When a customer has an issue with a brand, they’ll often get on the phone to resolve it. According to The Zendesk Customer Experience Trends Report 2020, nearly 70% of consumers opt to resolve their support issues over the phone.
How do you keep the interaction as positive as possible? With proper call center etiquette. When you’re able to communicate with customers in a way that makes them feel supported and understood, you can turn a problem into a positive experience. The following 10 call center etiquette tips will help you communicate in a way that makes customers feel truly cared for and represent your brand in a favorable light.
1. Keep the conversation positive
Negative language only tells customers what can’t be done. It’s neither productive for you as a support agent, nor is it comforting for the customer. Proper call center etiquette is to keep the conversation positive by telling the customer how you can potentially solve their problems. Focusing on good outcomes builds customers’ trust in you and motivates them to stay on the phone. Try out positive phrases like, “I can certainly check on that for you” or “Let me find out for you,” to show the customer you’re eager to help.
And remember, body language can translate over the phone, so don’t forget to smile! Grinning while you speak can help you sound friendlier and keep you in a positive mindset while assisting a customer.
2. Listen, listen, listen
At the very beginning of every phone call, practice active listening without interrupting your customer, so you fully understand their issues. Listening is key to call center etiquette as it also gives upset customers a chance to express their frustration and feel heard.
If your customer is having a hard time explaining their issue, consider asking open-ended questions that encourage your customer to elaborate on what they’re saying. Listen closely to get to the bottom of what’s really going on, so you can effectively identify a solution.
3. Be patient
All too often, customers will lash out at call center agents. Effectively supporting these customers—without escalating their frustration—requires patience. Before responding to a frustrated customer, take a deep breath to reorient yourself and calm down. Remind yourself, it’s not personal. The customer is upset with their situation, not you.
Ask yourself, “What’s the next step? What can I do right now to help resolve my customer’s issue?” This will help you stay focused on the solution rather than the problem, allowing you to resolve tickets more quickly and efficiently.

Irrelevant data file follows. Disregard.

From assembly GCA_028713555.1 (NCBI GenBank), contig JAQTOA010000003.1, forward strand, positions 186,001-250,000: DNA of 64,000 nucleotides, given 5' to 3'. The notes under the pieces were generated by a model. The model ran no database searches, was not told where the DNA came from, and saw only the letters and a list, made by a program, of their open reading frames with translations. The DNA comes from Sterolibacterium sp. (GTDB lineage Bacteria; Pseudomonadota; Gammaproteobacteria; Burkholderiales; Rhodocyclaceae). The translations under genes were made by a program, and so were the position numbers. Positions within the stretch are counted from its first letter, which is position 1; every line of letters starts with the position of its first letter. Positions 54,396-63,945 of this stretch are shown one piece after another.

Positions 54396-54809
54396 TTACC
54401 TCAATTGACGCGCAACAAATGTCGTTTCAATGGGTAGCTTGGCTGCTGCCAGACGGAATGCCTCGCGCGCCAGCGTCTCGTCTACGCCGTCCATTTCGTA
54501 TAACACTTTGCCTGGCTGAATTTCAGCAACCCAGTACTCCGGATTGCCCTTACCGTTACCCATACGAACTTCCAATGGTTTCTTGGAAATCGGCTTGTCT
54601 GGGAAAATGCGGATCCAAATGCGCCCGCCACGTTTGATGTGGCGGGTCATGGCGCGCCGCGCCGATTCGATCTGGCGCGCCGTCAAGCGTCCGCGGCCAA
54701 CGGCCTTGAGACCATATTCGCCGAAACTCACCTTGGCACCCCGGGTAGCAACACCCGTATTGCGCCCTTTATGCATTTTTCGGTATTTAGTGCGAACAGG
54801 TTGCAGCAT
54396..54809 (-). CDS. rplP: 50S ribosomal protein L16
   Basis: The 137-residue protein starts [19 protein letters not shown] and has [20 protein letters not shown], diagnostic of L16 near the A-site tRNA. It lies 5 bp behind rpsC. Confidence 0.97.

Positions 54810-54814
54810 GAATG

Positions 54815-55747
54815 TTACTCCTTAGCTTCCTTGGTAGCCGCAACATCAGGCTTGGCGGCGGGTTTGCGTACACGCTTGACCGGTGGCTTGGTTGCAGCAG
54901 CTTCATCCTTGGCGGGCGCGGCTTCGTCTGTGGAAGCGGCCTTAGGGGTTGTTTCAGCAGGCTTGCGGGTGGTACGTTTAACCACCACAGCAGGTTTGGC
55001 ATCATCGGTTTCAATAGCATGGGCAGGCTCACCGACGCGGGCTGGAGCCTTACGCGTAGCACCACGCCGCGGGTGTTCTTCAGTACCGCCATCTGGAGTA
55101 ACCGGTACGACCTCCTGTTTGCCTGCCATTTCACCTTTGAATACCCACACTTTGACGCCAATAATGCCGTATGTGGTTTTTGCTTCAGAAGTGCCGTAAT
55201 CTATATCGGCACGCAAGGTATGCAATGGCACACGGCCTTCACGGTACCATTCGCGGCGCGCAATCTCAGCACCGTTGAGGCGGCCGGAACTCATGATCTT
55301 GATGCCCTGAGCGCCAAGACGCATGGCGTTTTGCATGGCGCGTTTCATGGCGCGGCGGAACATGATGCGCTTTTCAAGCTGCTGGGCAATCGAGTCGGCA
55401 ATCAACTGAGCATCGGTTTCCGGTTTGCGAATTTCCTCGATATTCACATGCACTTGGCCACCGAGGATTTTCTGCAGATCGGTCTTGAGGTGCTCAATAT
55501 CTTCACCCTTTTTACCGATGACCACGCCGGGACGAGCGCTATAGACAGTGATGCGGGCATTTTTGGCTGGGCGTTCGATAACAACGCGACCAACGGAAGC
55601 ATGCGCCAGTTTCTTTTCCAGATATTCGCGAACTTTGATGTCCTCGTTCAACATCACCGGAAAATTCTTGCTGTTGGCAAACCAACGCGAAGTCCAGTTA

4. Acknowledge the customer’s issue
Customers want to feel heard. If they don’t feel you like “get it,” they aren’t going to see the point of staying on the phone with you. Assure your customers that you understand their problem by repeating back the issue they describe in a supportive way.
It’s good call center etiquette to acknowledge the steps your customers have already taken to try and solve the problem on their own. As a support agent, this will help you narrow down the root cause of what’s going on and make your customers feel acknowledged.
5. Respect your customers’ time
Your customers are busy. They expect to be able to resolve their support issues in a time frame that’s convenient for them. In fact, 51% of consumers expect a response from a call center agent in *under 5 minutes*. Aim to answer every incoming customer support call within two to three rings. To reduce resolution time (how long it takes to solve a customer ticket), have a list of common support questions and answers up on your screen when answering calls.
It also helps to have a few resources handy that you can send to the customer after the call. If there’s an article or a video that a customer can use to problem-solve on their own, let them know it’s an option. By keeping a list of resources readily available, you’ll be more likely to resolve support tickets quickly.
6. Communicate hold times